I’m one of the first people in my extended family to go to university, and my decision to pursue a humanities subject surprised a lot of people, especially some of my teachers (there were a few “”but you’re clever – you could do a science degree!”” conversations). My mum wasn’t keen either, although in her case she couldn’t understand why I would take on the extra debt that came from moving away, when there was a perfectly acceptable university within commuting distance. I initially applied to study French and German, but I switched to English at the end of my first year when I discovered that I was passionate about literature, and having to learn a foreign language seemed like an unnecessary barrier to doing what I was really interested in.
Studying in a university with a reputation for extreme privilege was interesting, and although there were times when it felt as if I’d landed on another planet, I eventually got used to it, and having friends with backgrounds more like my own helped. However, one area where I feel that I really missed out was in not having anyone I could talk to who had been through all of this already, and could offer advice when I was preparing for, going to, and graduating from university. I think that what Arts Emergency does is great, and although my location means I can’t be a mentor, I’d like to do what I can to support your extended network of members and volunteers.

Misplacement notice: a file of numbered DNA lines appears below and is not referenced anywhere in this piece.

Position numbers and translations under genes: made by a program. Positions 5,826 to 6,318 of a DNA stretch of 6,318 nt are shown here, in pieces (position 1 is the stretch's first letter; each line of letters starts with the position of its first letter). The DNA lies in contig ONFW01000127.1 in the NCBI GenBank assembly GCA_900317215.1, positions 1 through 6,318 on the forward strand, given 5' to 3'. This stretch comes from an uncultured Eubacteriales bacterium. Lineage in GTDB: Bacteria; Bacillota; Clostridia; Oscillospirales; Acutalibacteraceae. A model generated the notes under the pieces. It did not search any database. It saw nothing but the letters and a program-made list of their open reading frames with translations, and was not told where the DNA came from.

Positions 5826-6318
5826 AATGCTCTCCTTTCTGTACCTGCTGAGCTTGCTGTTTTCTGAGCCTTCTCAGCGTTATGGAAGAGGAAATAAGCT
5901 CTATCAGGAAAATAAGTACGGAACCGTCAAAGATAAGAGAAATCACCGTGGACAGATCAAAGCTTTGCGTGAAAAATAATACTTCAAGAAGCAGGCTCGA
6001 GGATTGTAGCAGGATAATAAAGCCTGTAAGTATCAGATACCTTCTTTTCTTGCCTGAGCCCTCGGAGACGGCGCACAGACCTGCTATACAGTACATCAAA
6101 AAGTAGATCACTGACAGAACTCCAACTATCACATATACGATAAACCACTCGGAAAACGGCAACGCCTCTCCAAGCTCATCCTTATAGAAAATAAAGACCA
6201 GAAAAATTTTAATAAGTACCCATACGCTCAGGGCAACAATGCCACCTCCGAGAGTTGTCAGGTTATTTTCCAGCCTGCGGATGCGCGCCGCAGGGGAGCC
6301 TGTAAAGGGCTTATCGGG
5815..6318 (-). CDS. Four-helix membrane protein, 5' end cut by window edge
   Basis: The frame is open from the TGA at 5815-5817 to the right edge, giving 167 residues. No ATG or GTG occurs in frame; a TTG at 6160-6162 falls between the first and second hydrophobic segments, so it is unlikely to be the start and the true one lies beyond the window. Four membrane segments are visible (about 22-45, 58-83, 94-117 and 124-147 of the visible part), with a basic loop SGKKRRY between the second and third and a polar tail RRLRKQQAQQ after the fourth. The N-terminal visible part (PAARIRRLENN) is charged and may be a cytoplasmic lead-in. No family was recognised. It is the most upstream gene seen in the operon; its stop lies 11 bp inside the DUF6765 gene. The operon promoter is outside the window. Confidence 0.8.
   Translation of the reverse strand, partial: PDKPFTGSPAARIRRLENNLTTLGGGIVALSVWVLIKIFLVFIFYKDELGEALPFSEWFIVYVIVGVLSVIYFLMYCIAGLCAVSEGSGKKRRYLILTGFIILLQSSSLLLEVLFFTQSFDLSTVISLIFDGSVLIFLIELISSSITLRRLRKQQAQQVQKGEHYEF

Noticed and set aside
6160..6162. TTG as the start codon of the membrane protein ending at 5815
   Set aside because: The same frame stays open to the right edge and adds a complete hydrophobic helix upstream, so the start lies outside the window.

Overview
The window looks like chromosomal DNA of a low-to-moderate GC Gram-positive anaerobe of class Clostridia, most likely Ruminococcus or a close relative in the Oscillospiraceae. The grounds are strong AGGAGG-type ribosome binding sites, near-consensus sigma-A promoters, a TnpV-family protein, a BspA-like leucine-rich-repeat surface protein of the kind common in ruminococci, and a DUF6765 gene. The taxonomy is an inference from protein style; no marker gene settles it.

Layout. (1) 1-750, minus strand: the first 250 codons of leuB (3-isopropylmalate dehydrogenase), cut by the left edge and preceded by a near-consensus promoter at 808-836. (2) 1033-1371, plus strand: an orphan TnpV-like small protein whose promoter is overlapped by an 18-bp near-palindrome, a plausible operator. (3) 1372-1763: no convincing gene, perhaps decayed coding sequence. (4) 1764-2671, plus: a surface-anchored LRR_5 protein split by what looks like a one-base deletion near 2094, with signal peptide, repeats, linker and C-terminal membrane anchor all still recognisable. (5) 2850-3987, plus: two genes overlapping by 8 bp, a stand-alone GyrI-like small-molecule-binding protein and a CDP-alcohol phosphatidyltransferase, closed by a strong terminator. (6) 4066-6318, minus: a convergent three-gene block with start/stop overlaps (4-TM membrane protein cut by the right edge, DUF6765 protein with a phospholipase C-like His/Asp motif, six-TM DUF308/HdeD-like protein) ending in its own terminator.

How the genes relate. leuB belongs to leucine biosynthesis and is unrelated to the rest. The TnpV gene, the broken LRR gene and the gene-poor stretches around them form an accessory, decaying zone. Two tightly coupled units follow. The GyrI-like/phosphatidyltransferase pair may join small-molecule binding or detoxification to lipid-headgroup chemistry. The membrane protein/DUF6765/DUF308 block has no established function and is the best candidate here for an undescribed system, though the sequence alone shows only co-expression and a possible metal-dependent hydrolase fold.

During my final year of university and after graduation, I went through a horribly depressing period of learning that many of the career paths that were popular amongst the people I had studied with were essentially closed to me. Without connections or money, my options were more limited, and I feel incredibly lucky to have found a career that I enjoy which didn’t require a lengthy unpaid internship or a Masters degree to get my foot in the door.